Escape Artists 101: How To Outsmart Your Pup

is your dog licking or kissing
is your dog licking or kissing

There are some dogs that would give even Houdini a run for his money. These dogs are clever tricksters that constantly manage to escape the yard to go on “adventures.” And as frustrating as this tendency can be it is important to always remember that dogs descended from wolves, and wolves are free spirited roaming animals. Dogs may not seem like wolves on the surface,  but beneath their fluffy exterior, they still maintain some ancient wolf DNA. Escape artists can cause their owners lots of worry. From cars to wild animals, there are plenty of dangers out there that your dog can encounter after having escaped the yard. We believe that off-leash time is great, but escape time is not. Here are our tips to counteract even the cleverest escape artists.

Reasons That Dogs Escaped The Yard

They are left alone for long periods without any company, human or canine

Their environment lacks any enrichment

They are young and have an excessive amount of built-up energy

They are one of the more active breeds

They receive rewards from the places they visit after escaping, such as getting fed by neighbors or being pet by children.

Way To Curb Your Dog’s Wandering Ways

  • Take long walks daily. Taking walks not only physically exercises your dog but mentally exercises your dog. A tired dog won’t be an escaping dog.

  • Teach your dog how to play a game such as fetch, frisbee, or flyball, and play frequently.

  • Take obedience classes and learn some new tricks or polish up existing knowledge. Have practice sessions at home that last from 5 to 10 minutes each day.

  • Provide toys that are mentally stimulating such as puzzle and treat dispensing toys.

  • If possible,  keep your dog inside when you are unable to supervise them. It is much harder for a dog to escape a house than it is for a dog to escape the yard.

  • Consider having your dog spayed or neutered to help prevent sexual roaming.

  • Work on desensitizing your dog to any fears they may have while outside. Typically we see these fears manifest as noise phobias, common noise phobias include thunder and fireworks.

You know that your dogs are escaping the yard, but have you ever thought about how he escapes the yard? Knowing how your Houdini escapes will help you better prepare for the future. Below are the three most common ways that dogs escaped their yard. If your dog has a unique way of escaping, we’d love to hear about it in the comments below.

Jumping and Climbing

More dogs actually climb the fence then jump,  but both ways of escaping are common problems. If possible, try the following techniques to deals with escape artists who jump or climb the fence. First, try making your fence taller; a few added inches may be all you need to keep your dog in your yard. Next, try adding an addition onto your fence that leans in towards your yard ever so slightly. By tilting your addition 45º, you may be able to keep your dog from leaping or climbing over the top of your fence. For a more aesthetically pleasing option, you could try to install a roll bar to the top of your fence. The benefit of a roll bar is that they will keep your dog in and predators, like coyotes, out. A roll bar makes it impossible for your pet to grab the top of your fence, keeping them from being able to pull themselves over.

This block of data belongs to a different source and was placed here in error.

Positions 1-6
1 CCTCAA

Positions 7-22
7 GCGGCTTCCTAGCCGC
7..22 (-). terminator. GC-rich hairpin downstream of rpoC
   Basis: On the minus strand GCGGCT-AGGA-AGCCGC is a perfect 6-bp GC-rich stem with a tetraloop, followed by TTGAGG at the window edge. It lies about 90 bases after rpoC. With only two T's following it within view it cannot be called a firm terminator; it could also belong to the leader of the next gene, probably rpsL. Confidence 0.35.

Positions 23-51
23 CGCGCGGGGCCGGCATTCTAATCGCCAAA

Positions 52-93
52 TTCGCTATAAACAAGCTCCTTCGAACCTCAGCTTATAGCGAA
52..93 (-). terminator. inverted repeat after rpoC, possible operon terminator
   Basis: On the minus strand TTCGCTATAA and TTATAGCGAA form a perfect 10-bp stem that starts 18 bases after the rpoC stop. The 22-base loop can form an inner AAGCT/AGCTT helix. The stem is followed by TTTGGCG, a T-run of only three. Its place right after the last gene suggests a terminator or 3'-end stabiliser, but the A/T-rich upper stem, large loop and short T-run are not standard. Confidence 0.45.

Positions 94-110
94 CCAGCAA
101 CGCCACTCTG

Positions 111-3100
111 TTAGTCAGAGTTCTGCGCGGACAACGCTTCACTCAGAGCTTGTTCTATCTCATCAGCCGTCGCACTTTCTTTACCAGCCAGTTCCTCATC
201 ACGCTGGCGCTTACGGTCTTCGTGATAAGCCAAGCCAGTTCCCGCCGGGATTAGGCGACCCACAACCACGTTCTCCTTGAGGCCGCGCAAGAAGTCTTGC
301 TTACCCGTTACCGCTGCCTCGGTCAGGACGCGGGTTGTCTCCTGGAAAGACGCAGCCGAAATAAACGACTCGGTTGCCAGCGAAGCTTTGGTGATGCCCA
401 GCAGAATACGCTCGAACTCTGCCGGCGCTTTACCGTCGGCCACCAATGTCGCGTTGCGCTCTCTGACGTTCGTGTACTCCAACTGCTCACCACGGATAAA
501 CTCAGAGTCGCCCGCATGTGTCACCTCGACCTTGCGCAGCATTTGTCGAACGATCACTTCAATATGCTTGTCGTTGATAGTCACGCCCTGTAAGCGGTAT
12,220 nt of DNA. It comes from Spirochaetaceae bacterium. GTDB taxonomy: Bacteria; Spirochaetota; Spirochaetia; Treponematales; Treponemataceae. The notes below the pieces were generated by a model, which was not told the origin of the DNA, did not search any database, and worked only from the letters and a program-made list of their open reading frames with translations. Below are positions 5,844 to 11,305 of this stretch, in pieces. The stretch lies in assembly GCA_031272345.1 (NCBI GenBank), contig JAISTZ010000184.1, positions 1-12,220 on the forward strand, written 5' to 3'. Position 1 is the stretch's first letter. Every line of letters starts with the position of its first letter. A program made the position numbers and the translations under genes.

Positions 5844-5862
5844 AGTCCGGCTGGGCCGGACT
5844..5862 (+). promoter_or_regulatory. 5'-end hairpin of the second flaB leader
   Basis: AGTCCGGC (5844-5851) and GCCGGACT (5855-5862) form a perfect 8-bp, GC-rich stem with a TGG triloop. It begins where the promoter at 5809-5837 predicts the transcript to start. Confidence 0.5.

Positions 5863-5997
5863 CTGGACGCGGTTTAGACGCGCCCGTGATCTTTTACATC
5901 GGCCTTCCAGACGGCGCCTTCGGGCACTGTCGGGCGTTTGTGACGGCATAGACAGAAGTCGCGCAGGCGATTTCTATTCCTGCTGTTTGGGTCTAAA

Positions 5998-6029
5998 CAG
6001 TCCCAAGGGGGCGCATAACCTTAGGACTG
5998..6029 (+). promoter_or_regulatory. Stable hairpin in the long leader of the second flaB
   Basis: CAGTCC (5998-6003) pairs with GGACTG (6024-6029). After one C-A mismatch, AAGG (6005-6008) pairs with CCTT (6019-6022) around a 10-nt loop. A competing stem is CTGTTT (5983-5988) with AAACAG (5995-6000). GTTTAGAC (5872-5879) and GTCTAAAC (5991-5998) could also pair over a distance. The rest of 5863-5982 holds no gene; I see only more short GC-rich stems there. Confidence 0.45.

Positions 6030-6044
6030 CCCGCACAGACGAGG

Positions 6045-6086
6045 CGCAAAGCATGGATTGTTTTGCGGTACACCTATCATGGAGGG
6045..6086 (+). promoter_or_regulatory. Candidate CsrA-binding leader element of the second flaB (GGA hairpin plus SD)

If your dog is prompted to jump or climb the fence because he or she is reacting to something they see outside the yard, then these next two solutions may be best for you. First, try adding some bamboo or reed rolls to your fencing. This is an affordable way to block your pet’s line of sight. If you have a chain link fence, you can weave plastic slats through the links to create a semi to complete vision block for your dog.

Digging

What could have started as a few holes in your flower bed may now be functioning as your pet’s ticket to freedom. It should be noted that not all dogs dig to escape your yard; common causes of digging include digging to make a cool spot to lay in warmer temperatures, digging to find a buried toy or treat, digging to pursue underground animals or animal smells, or digging due to OCD. If your dog is digging with the expressed intention of escaping, or if he or she has previously escaped by digging under your fence here are a few ways to try to prevent further escapes. First, you can try burying chicken wire at the base of your fence. The sharp edges need to be rolled inward to prevent injury, but this solution may stop your pup once he tries to tunnels under your fence.

Another favorite countermeasure is to lay heavy rocks or stone along the perimeter of your fence. Some lay chain link fencing along the ground, as opposed to rocks, to keep dogs from digging. For a hardcore solution that is almost always foolproof, you could try laying a concrete footer around your fence. A concrete footer is poured into the ground 1-2 feet below the fence, and then the fence itself is embedded. This measure may be the most tedious of the three, but if you have a serious escape artist than this may be the solution that works best for you.

Stay Means Stay

Whether your pup jumps, climbs, or digs, it’s important to get to the bottom of his Houdini ways. Dogs very rarely will escape just to escape; as mentioned above there are quite a few reasons why your dog may feel the need to escape your back or front yard. Ideally, dog’s should not be left alone outside (tethered or otherwise). Digging should be seen as a symptom of a larger issue; try our online library of over 10,000 vet approved articles to determine why your dog is actually trying to leave the yard.